Learning the abilities, and limitations, of the people around you is very useful.   For me especially, as a weird kind of perfectionist (I think it's more that I'm a control freak than a perfectionist to be honest!), it is good to know that other people have your back and won't let you down when it matters.  

Mostly every time I get on set I re-learn everything, and I am reminded of why I do this.   There is nothing quite like making movies...   I used to think that filmmaking could never rival the thrill of being on stage and playing music to an audience.  But it can.  I'd never show it, but I get palpitations when I know something special is happening on set, and it only adds to the thrill that there's a camera bearing witness to it rather than an audience.  Oddly enough it's a thrill that I can only imagine getting from filmmaking (as opposed to on stage).  

Thursday, December 20, 2012

Marty Lang on “Rising Star”

What was your filmmaking background before setting out to make Rising Star?

MARTY: Before Rising Star, I worked producing independent films in Connecticut for about ten years. I produced the film A Little Bit of Lipstick starring Mia Tyler and Soupy Sales, co-produced Being Michael Madsen, starring Michael Madsen, Virginia Madsen, David Carradine and Daryl Hannah, and associate produced The Other Side of the Tracks, starring Tania Raymonde and Brendan Fehr.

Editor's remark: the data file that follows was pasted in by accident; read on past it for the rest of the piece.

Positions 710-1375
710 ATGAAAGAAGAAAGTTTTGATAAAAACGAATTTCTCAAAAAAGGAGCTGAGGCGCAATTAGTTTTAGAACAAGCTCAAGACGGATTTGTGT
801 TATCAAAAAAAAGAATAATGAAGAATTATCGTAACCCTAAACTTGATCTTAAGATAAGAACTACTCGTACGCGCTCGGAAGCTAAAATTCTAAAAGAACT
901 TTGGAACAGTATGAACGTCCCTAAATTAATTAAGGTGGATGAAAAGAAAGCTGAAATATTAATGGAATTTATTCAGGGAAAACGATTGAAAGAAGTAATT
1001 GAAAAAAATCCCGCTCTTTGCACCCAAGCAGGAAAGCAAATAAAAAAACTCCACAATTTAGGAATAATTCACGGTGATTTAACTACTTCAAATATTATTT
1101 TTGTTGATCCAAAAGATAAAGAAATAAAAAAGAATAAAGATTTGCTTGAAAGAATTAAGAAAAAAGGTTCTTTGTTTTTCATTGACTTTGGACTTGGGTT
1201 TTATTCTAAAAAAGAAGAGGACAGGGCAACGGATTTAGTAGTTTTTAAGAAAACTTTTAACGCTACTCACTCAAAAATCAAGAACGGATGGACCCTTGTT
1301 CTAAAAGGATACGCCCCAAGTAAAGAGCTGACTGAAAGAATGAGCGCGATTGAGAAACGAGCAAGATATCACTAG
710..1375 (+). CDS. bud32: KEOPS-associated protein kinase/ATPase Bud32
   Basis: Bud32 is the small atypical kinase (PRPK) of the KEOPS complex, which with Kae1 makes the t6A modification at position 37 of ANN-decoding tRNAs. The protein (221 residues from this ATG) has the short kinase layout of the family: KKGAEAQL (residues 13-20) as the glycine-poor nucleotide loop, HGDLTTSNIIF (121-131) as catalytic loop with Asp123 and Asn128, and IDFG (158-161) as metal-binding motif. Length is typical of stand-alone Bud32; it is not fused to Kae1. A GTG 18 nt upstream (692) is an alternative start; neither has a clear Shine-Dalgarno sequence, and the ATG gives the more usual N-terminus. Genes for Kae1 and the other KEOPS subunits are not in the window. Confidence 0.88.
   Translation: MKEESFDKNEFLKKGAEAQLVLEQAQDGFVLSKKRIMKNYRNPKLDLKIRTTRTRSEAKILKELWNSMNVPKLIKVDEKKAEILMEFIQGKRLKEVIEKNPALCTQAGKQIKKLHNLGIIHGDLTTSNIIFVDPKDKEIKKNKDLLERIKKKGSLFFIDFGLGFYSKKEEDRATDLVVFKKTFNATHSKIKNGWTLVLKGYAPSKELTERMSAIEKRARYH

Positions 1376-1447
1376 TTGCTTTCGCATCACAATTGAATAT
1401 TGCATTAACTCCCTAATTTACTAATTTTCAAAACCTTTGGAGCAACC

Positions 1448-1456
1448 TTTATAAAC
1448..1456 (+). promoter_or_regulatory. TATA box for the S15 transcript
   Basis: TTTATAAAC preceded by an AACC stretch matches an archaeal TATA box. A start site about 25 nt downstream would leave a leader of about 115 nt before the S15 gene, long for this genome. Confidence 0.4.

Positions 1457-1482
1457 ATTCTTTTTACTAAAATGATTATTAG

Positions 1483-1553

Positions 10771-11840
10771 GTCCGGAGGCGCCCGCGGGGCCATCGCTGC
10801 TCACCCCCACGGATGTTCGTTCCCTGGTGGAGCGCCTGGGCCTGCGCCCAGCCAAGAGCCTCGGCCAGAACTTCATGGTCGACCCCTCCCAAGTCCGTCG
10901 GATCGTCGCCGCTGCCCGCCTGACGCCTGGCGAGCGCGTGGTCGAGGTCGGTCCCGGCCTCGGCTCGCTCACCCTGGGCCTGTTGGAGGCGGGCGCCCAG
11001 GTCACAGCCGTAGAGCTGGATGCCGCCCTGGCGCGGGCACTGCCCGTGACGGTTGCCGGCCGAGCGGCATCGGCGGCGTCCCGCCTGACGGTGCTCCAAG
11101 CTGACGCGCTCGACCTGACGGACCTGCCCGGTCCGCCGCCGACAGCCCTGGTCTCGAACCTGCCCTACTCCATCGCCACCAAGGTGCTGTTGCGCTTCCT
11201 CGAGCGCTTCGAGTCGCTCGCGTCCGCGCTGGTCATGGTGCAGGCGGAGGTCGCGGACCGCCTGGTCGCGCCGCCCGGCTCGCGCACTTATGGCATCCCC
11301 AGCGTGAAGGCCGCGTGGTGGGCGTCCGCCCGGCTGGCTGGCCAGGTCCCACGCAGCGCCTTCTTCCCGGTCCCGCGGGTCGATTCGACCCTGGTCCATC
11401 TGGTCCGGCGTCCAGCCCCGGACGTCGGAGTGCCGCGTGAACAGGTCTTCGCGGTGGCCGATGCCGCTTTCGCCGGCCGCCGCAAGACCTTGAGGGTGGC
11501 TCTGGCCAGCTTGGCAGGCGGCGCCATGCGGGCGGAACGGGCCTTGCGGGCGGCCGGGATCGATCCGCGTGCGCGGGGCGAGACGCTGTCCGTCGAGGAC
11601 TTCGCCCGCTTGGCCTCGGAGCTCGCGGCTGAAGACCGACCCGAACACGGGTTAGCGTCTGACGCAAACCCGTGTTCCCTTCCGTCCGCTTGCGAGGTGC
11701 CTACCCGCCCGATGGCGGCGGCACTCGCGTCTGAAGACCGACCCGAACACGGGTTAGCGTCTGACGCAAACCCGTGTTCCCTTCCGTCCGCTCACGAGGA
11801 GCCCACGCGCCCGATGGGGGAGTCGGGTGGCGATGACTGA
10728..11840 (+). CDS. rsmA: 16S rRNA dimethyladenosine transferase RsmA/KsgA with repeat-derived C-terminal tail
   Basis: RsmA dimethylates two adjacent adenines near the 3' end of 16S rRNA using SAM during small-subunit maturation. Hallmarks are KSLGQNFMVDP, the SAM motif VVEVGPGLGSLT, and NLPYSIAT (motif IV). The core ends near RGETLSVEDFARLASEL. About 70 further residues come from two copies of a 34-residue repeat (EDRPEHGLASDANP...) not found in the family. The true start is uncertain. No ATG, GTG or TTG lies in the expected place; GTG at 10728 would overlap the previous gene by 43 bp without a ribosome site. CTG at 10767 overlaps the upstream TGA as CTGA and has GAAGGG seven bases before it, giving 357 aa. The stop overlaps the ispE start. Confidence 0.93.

I also created and helped run the Connecticut Film Industry Training Program, a state-sponsored workforce training program that trains Connecticut residents to work as crew members on film and television projects. I had also directed nine short films, including the award-winning Cheap as Hell: A Christmas Story.

What was the genesis of the project and what was the writing process like?

MARTY: The genesis of the project came from two places. First, it came from my work life. I've been laid off five times in my career. Being laid off sucks. And the prospect of being laid off is almost worse. You think all day, every day about if today will be my last day at work, or how much longer you can last. Dealing with that stress at my own job led to a need for catharsis. So I started thinking about writing a movie about it.

Second, it came from a movie I saw with a friend. Our producer/lead actor, Gary Ploski, and I went to see a film called Medicine for Melancholy in New York City. Watching that film, where the city of San Francisco was actually a character in the film, made us think if we could do something like that in Hartford, Connecticut. I started researching, and over the next year, I was able to write the script when I wasn't working or sleeping.